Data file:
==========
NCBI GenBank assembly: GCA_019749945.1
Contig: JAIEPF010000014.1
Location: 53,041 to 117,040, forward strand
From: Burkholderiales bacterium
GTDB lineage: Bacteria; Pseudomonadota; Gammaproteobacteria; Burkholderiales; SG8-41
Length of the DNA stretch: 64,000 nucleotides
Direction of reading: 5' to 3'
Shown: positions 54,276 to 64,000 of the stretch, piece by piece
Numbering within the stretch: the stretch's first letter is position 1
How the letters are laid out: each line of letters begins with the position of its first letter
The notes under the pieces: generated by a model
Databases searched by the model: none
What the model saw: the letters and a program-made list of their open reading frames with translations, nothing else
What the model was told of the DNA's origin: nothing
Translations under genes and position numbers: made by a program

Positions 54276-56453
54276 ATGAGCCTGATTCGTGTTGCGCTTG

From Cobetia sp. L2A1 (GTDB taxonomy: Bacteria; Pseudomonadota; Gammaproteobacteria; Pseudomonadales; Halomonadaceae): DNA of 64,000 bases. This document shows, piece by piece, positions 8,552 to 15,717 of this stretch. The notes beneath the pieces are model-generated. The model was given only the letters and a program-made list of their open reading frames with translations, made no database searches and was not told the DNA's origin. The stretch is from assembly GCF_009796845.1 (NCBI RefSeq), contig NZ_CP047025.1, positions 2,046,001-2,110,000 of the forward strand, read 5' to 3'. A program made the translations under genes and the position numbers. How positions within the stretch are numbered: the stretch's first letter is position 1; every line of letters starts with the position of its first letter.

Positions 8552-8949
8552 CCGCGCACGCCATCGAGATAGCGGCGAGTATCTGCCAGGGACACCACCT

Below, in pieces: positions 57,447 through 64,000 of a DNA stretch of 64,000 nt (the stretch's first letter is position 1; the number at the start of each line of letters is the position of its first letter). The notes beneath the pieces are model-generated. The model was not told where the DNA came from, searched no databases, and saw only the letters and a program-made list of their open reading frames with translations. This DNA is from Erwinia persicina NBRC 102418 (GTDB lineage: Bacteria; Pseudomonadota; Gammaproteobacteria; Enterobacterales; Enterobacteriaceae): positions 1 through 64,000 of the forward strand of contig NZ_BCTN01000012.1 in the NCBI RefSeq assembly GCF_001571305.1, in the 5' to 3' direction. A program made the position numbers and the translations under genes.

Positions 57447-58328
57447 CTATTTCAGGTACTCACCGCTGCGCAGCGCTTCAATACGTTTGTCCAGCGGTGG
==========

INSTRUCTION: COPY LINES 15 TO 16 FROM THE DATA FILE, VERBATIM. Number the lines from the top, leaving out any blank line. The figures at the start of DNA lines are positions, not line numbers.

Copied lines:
Translations under genes and position numbers: made by a program

Positions 54276-56453